Kenai residents impacted by a recent vote to rezone 22 acres along the Kenai Spur Highway to Limited Commercial are now gathering signatures in hopes of getting help from the electorate to reverse the decision.
In order to get the issue on the October ballot, the neighborhood residents need to gather 395 signatures from registered Kenai voters for a referendum before May 1.
"We're approximately halfway there," said resident Colleen Ward on Friday. "I anticipate we will be able to meet that."
The residents are busy getting their message out by word-of-mouth, by going door-to-door, and by having people stop by at Patria Falkenberg's house displaying large, hot pink signs at the corner of McCollum Avenue and the Kenai Spur Highway.
The Kenai City Council on April 1 decided to allow limited commercial development along the Spur Highway corridor across from the high school by changing 14 parcels from Rural Residential 1 and Conservation to Limited Commercial.
"Unfortunately the rezone ordinance ... blatantly flies in the face of the Kenai Comprehensive Plan, which, according to Alaska statute is supposed to be the city's guiding policy document for decision making," Ward said.
She and other residents of the MAPS Subdivision, named for streets bordering the neighborhood -- Magic Avenue, Aliak Drive, Princess Street and the Spur Highway -- have argued that changing the parcels along the highway to Limited Commercial negatively alters the quiet, low-density complexion of their community.
Proponents have said, for the city to continue to grow, property along the highway corridor is needed for commercial development.
"If either the council or the Planning and Zoning Commission believe the Comprehensive Plan to be outdated, the responsible function of leadership would be to update the plan utilizing broad community input," Ward said. "It is entirely inappropriate for these leaders to unilaterally piecemeal a patchwork zoning schematic for the city.
"Such actions seem to provide the textbook example of what the courts call 'arbitrary' and/or 'capricious' decision making," she said.
The controversy began late last year when Kenai dentist Dr. Todd Wortham applied to have a vacant 2.97-acre parcel across from Kenai Central High School rezoned so he could build a new professional building for his dental practice.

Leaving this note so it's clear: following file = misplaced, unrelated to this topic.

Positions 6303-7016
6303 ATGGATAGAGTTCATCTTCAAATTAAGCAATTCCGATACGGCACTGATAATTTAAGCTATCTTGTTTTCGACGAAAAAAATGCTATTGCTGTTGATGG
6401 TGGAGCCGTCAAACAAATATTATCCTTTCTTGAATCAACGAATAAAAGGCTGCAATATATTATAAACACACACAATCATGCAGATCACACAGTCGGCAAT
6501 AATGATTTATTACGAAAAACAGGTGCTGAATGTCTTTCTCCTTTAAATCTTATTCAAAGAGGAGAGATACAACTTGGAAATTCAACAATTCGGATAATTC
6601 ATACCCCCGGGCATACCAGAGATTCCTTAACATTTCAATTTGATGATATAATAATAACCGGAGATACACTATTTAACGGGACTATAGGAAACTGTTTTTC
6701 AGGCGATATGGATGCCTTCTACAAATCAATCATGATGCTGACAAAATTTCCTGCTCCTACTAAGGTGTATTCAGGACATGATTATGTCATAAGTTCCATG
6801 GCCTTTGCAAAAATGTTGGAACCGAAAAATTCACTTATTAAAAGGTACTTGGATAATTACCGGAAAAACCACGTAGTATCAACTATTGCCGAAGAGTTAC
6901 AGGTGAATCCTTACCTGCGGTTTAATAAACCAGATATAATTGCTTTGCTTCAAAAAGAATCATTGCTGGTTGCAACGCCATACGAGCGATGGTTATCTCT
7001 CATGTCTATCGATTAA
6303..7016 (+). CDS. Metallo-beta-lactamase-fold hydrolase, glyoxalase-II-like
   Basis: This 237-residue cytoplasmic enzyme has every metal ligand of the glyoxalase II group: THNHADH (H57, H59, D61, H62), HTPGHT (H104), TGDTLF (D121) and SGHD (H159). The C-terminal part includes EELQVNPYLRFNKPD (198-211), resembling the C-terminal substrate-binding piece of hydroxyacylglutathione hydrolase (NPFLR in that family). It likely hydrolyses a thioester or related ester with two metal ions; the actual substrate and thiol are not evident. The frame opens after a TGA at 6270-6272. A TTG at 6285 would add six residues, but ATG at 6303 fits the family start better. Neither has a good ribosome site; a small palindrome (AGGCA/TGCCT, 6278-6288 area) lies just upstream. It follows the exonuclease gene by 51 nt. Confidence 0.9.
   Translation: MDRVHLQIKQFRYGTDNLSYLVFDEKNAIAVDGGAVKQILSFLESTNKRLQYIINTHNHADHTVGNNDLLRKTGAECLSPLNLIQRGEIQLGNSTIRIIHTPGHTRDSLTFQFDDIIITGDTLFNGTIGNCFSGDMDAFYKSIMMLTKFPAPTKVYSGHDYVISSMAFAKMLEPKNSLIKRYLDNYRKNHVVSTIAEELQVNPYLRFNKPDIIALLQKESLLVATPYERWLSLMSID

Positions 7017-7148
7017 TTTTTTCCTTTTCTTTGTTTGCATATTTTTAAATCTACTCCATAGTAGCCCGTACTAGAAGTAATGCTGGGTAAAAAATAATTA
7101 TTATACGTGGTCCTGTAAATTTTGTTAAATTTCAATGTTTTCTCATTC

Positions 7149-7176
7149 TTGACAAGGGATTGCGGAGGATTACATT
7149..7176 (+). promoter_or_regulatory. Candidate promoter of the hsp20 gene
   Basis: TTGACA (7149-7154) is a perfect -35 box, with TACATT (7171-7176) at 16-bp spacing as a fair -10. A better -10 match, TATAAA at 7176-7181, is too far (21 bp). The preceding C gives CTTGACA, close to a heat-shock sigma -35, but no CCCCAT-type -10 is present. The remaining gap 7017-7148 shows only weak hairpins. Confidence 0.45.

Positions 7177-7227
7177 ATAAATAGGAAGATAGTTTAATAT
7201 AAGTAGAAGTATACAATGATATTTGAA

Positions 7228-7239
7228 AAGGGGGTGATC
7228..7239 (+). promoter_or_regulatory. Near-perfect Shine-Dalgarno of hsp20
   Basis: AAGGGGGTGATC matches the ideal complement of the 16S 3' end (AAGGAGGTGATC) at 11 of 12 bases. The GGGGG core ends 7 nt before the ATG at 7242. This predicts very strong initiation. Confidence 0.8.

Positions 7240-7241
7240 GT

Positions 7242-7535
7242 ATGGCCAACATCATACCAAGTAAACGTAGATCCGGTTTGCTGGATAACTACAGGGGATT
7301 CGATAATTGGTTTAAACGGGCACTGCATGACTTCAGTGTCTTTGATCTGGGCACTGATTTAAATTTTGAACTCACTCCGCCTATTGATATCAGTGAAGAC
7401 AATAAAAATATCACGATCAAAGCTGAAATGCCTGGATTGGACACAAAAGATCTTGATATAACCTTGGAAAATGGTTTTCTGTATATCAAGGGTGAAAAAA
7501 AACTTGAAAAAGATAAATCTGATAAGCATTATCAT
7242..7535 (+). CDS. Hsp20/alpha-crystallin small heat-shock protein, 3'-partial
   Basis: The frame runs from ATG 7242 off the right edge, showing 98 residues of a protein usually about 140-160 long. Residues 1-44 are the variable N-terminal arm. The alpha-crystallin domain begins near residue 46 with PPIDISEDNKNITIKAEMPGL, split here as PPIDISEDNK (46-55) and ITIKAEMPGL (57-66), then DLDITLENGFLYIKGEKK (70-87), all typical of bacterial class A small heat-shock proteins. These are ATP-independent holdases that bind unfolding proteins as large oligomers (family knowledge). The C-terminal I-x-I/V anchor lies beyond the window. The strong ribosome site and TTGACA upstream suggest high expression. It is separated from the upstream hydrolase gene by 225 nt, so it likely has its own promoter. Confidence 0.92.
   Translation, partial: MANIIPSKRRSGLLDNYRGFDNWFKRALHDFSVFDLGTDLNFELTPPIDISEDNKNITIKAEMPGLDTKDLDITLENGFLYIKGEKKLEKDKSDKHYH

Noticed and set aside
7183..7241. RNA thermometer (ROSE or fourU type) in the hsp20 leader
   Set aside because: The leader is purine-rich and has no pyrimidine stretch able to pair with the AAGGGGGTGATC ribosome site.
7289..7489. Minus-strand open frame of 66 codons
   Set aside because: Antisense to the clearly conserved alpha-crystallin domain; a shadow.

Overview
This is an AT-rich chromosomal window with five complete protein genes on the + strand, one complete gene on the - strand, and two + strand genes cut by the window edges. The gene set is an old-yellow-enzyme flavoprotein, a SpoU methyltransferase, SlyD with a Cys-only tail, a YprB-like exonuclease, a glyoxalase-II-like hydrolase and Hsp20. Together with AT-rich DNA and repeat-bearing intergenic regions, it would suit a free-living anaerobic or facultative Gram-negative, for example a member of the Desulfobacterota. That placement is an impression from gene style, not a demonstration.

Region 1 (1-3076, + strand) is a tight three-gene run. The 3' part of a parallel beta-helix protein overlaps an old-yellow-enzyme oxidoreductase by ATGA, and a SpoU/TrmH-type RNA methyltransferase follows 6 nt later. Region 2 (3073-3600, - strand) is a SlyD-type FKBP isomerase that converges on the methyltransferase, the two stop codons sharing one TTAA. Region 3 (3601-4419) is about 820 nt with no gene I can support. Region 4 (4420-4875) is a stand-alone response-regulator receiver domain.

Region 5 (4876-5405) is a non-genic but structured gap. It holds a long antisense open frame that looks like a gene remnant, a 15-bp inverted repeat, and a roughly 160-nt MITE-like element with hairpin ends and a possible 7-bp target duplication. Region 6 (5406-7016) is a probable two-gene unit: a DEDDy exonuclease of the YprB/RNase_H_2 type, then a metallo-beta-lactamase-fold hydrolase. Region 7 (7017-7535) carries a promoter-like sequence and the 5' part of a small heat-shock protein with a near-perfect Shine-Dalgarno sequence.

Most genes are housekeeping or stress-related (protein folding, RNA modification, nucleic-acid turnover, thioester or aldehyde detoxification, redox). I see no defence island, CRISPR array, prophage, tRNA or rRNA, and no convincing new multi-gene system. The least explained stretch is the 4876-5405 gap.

Rather than rezone only one parcel, the city council asked City Manager Rick Koch to compile a more comprehensive list of parcels along the highway corridor to be rezoned to allow for more small-scale commercial development.
The comprehensive list includes 13 parcels west of McCollum Drive zoned Rural Residential 1, and one city-owned parcel zoned Conservation along a creek bordering the new Wal-Mart property.
In supporting the rezone, Councilman Rick Ross described the process the city went through to create the relatively new Limited Commercial zone rather than allowing larger General Commercial development in residential areas along the Kenai Spur Highway.
The Limited Commercial zone allows businesses with buildings no larger than 3,000 square-feet.
Ward said the rezone "fundamentally threatens the very essence of Kenai -- its uniqueness, those things about Kenai that have caused so many of us to intentionally locate here."
She said the area to be rezoned is "a significant hub of residential and educational life intentionally segregated from commercial activity that contributes to the character and distinction of Kenai."
"This highway corridor just east of the commercial center is characterized by residential and educational life -- children go to school, play sports, conduct concerts and plays; families run and walk their pets, ride bikes and roller blade on the walkways; the young and old play tennis and walk the track; club and school teams practice and play hockey games; children and adults alike come from the local area and around the state to orbit through the galaxies at the phenomenal and integral Challenger (Learning) Center (of Alaska)," Ward said. "This hub is a recognizable attribute that helps define the quality of life that attracts families and citizens to Kenai and distinguishes Kenai.
"This hub of residential and educational life is not what is wrong with Kenai, it is what is right with Kenai.
"It is not broke, so don't try to fix it," Ward said.
If people are unable to get to Falkenberg's house to sign the petition, they may call Falkenberg at 394-2646 or Becky Espy at 398-4985 to have a petition brought to them, Ward said.
In going door-to-door to obtain signatures, she said the MAPS residents are finding "not only are others willing, but they are eager to sign."
After the council voted to approve the rezone, City Attorney Cary Graves said it would go into effect in 30 days, or May 1.
Phil Hermanek can be reached at email@example.com.
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